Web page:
The Hook’s Aluminum Rules of Travel: Part One.

(What? You think I can afford gold on a bellman’s salary?)


“I want you to be nice.. until it’s time to… not be nice.” – The late Patrick Swayze as James Dalton in the 1989 white trash classic flick, Road House”


So, uh, how are we supposed to know when that is, you ask?  You won’t… I’ll let you know…You are the guests I am The Hook. All you have to do is watch my back and each others….and take out the trash! Road House.

All right, that went off the rails a little…

Let’s get back on track, shall we?  I may not be James Dalton, but I know a thing or two about the hospitality business. That having been clarified, here are a few fragments of the accumulated wisdom of The Hook.  Use these tips wisely; I can’t afford a lawyer if things go sideways and you decide to sue me. We’ll start with the “Don’ts”… because, quite honestly, it’s easier to be negative, isn’t it?



Twelve)  If the trip will leave you short, you must abort!

I know what you’re thinking: “This guy works in the hospitality industry and he survives (though sometimes barely) on tips, but he’s telling people to stay home?  What the frak?”

The truth is, folks – I’m tempted to say “the cold hard truth”, but truth has no temperature and is neither rigid nor flaccid – most people live beyond their means and that’s why the world’s economy is in such a sad state. I’m not a financial expert or adviser – my wife is the reason we’ve been able to make a bellman’s salary stretch farther than Mr. Fantastic on Cialis – but I know a thing or two about the costs, transparent and hidden, of traveling in this day and age. And on that note, its time for a list within a list, folks.


Five Questions You Must Ask Yourself Before You Stop Tweeting Ellen DeGeneres, Crushing on Candy and Surfing Tube8 For Video of That Girl Who Looks Just Like Your Babysitter… and Begin Planning A Trip.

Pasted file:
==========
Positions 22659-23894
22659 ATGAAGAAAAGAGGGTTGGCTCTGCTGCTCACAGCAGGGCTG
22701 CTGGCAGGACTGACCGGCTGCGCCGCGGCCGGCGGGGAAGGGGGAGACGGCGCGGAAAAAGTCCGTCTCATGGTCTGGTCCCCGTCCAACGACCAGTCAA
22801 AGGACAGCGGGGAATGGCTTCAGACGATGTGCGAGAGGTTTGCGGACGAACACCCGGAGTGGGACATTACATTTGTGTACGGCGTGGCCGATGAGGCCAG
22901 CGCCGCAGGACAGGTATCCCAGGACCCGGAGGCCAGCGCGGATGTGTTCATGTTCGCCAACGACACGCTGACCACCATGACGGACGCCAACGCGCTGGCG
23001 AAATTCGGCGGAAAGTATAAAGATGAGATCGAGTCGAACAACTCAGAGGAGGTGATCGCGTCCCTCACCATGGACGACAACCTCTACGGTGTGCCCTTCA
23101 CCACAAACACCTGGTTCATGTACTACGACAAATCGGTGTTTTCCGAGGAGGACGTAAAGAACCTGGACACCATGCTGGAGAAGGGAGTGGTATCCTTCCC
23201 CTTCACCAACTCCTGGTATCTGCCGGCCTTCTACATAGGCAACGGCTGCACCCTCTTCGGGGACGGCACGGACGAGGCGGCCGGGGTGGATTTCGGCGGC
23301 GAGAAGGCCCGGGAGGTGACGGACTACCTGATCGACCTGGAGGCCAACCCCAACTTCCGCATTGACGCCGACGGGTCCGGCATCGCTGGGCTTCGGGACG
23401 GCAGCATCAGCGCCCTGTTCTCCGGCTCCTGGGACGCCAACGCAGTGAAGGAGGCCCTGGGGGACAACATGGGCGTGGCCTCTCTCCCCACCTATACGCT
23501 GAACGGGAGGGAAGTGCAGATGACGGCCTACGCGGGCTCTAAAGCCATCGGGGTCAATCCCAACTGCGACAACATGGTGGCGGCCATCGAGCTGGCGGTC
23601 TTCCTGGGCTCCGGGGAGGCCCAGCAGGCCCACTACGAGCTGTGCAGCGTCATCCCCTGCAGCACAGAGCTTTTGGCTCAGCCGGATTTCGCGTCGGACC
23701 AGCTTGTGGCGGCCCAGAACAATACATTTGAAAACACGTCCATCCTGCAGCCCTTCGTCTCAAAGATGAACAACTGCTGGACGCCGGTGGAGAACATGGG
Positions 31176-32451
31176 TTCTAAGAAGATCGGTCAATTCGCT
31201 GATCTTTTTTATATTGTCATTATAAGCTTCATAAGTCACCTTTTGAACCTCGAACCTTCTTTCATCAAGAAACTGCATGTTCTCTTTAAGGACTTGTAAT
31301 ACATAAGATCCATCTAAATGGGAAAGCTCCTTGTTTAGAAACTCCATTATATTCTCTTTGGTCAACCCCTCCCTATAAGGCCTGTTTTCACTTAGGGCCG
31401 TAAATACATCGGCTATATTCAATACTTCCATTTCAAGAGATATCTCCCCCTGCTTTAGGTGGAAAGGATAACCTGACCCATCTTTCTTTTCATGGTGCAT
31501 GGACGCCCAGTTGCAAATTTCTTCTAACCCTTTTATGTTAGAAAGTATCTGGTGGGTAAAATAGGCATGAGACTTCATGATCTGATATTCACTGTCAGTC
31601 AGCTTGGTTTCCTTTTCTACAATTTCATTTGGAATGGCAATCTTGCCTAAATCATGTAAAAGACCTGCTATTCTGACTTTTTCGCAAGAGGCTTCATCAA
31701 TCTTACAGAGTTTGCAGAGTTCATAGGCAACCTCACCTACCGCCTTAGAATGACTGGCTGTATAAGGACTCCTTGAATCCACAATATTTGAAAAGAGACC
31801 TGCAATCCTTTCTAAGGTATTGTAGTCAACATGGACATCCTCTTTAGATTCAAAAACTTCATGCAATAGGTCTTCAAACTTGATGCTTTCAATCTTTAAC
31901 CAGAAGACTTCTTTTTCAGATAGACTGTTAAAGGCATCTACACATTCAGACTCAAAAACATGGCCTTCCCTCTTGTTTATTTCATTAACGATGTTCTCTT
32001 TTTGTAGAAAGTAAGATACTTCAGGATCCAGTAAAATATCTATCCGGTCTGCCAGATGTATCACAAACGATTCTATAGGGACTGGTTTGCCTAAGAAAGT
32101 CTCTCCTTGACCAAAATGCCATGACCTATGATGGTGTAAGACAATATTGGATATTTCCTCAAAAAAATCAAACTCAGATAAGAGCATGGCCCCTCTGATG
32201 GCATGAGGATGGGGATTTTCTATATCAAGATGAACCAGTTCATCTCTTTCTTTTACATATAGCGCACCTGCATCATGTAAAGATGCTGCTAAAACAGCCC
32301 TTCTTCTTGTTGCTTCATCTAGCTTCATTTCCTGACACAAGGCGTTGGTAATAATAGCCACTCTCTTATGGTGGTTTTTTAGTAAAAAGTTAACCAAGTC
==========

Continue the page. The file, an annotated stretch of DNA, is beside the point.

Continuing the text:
1)  Can I afford to pay for this trip in cash?  I realize you’ll have to resort to using the dreaded “Double C” to book your hotel and any additional transportation you’ll require such as a flight or rental wheels, but if you’re not in a position to pay that bill in full at the end of the month, think twice before whipping out the Visa. Credit card companies are the easy girl at the party every guy dreams of; she’ll service anybody, anytime, for as long as they desire, but eventually you’ll realize you’ve fallen for a succubus that won’t stop until you’re a dried husk.

2)  Is my Batmobile up for this?  A vehicle that breaks down three times, when the engine isn’t even on and chugs more than a frat boy may not be the ideal choice to transport you and yours to vacation Heaven/Hell. So get that wreck serviced before leaving your home, folks. And no, fellas, I wasn’t referring to your wife, though I’m sure she could use a good servicing too.


3)  I’m sharing costs with another traveler. Are they going to be able to hold up their end?  Your brother-in-law may be great for a few laughs at Christmas, but if he hasn’t held a steady job since Clinton was creating “modern art” with Monica Lewinsky as a canvas, you may want to reconsider whether you’re comfortable traveling with the guy.

4)  Have I considered the X-Factor?  You’ve booked the room, sold an organ to gas up the mini-van/paid for your airline ticket, and covered all your bases. But have you really? You can’t possibly account for how much you’ll eat, drink – the cost of booze can spiral out of control with each drink over your body’s limit – or spend on crappy souvenirs. All of these costs are the X-Factor in your budget, assuming you have a budget that is, and can kill you quicker than a cobra.

5)  Is this trip really necessary?   If you’re traveling for pleasure rather than business be certain you’ve made the right choice. Ask most travelers why they’re away and they’ll tell you they needed to “decompress” from the pressures of their daily grind. I hate to say this folks, but most of us have no idea what pressure really is.

My grandmother watched her entire life burn to ash during the Second World War, uprooted herself and relocated to another country, worked her fingers to the bone in the laundry of a country club, a job that required her to rise at the crack of dawn and walk several blocks to work – though not uphill in ten feet of snow both ways – and you know what? The woman never took a single vacation.


Eleven)  Never Accept anything you’re told at face value.

I’ve seen the identical scenario play out countless times: